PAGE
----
Vauxhall Corsa: Rebirth from the Scrap…
Corsa looked good, but so did the original 13 years ago. Besides, the last year has seen unprecedented activity in the small car class. Some of the Corsa’s rivals, including the Toyota Yaris, Renault Clio, Peugeot 207 and Fiat Grande Punto, are new from the ground up and present formidable opposition.
Whilst most of the mechanical components are carrying over from the previous Corsa, where the new one sets new standards is in its overall packaging.
The three-door hatch has the appearance of a coupe. It sits low, has a low roofline and a high shoulder-line similar to the Astra Sport Hatch. The rear end has a tapered rear window that matches the shape of the lower part of the tailgate and is more gently raked than the 5-door.
The interior has undergone some changes too resulting in a solid, quality feel. With the increase in body size comes improved leg, shoulder and headroom. The fascia is simple and the centre console is nicely angled to make it easy to reach the comfort and audio controls, some of which are translucent and illuminated. The color of the centre console surround depends on the trim level.
It is slightly larger and roomier to accommodate all the extra safety requirements to achieve high passenger and pedestrian safety ratings, it has all the space and equipment needed for the many owners down-sizing from larger cars and it looks great. It looks very modern and pleasing on the outside and the interior is smart, roomy and well laid out.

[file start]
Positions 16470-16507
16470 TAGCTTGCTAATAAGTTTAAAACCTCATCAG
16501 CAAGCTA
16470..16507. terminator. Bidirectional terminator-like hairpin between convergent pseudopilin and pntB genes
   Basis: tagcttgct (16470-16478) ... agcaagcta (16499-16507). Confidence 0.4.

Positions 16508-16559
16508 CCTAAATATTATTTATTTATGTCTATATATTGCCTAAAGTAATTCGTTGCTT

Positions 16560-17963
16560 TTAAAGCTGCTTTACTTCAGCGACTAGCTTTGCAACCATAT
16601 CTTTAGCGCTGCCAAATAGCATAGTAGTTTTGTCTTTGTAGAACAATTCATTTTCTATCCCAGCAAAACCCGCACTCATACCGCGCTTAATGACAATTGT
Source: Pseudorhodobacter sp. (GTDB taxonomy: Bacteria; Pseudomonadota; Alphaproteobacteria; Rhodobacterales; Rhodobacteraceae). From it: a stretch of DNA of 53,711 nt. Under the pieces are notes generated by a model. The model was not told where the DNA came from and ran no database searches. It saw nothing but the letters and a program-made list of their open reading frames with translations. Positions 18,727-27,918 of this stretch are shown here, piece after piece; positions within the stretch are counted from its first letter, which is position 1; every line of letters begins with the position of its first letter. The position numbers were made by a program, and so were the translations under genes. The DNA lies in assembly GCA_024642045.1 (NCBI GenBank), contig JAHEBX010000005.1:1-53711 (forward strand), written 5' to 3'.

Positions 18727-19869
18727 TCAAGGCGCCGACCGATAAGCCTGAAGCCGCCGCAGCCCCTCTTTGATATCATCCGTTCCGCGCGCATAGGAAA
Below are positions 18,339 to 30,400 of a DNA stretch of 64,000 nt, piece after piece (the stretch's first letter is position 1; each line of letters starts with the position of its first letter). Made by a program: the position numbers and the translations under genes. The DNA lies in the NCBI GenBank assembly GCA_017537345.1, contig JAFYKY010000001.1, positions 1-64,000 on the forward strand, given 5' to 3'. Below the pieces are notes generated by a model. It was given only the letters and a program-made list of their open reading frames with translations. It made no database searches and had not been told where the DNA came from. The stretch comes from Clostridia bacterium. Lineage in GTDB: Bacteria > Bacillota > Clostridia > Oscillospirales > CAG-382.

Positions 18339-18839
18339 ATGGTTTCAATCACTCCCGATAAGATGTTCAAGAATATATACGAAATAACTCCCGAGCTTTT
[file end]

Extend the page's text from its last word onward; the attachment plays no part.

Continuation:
The standard safety specification is very high, from anti-lock braking, to front and side impact and side curtain airbags on the Club model. Remote central locking, electrically operated front side windows, stereo radio and CD player are standard as is welcome lighting and the steering column is adjustable and the driver’s seat is height adjustable as well. The rear seats fold 60/40 to maximize the load and passenger carrying options and the luggage area has a dual floor to make the most of the space available.
Being a small engine, the fuel consumption figures are pretty impressive, too; 36.7mpg and 60.1 mpg for the urban and extra-urban results in a combined of 48.7 mpg. What is more, the CO2 emissions are 139g/km putting the test car in VED Band C (£100) and the 2E insurance group rating makes it even more viable for people on a budget. The positive and speed-sensitive steering offers plenty of feedback, while the stiffer body makes the car feel very stable and agile.
Even so, the diesel Corsa is a pleasant performer with light, precise controls and an attitude to the open road no former Corsa would recognize. It is quite a fun to go barreling into corners seeing how much of your hard-earned speed could be carried through the curve.
There is a price to pay: the Corsa is less compliant and comfortable than its French opponents but not irksomely so, particularly in a class where limousine comfort is not expected.
But still, new Corsa is quiet impressive despite the fact that there is nothing really outstanding about the car. It is simply very drivable, has a great feeling of solidity and, when the circumstances are right, fun.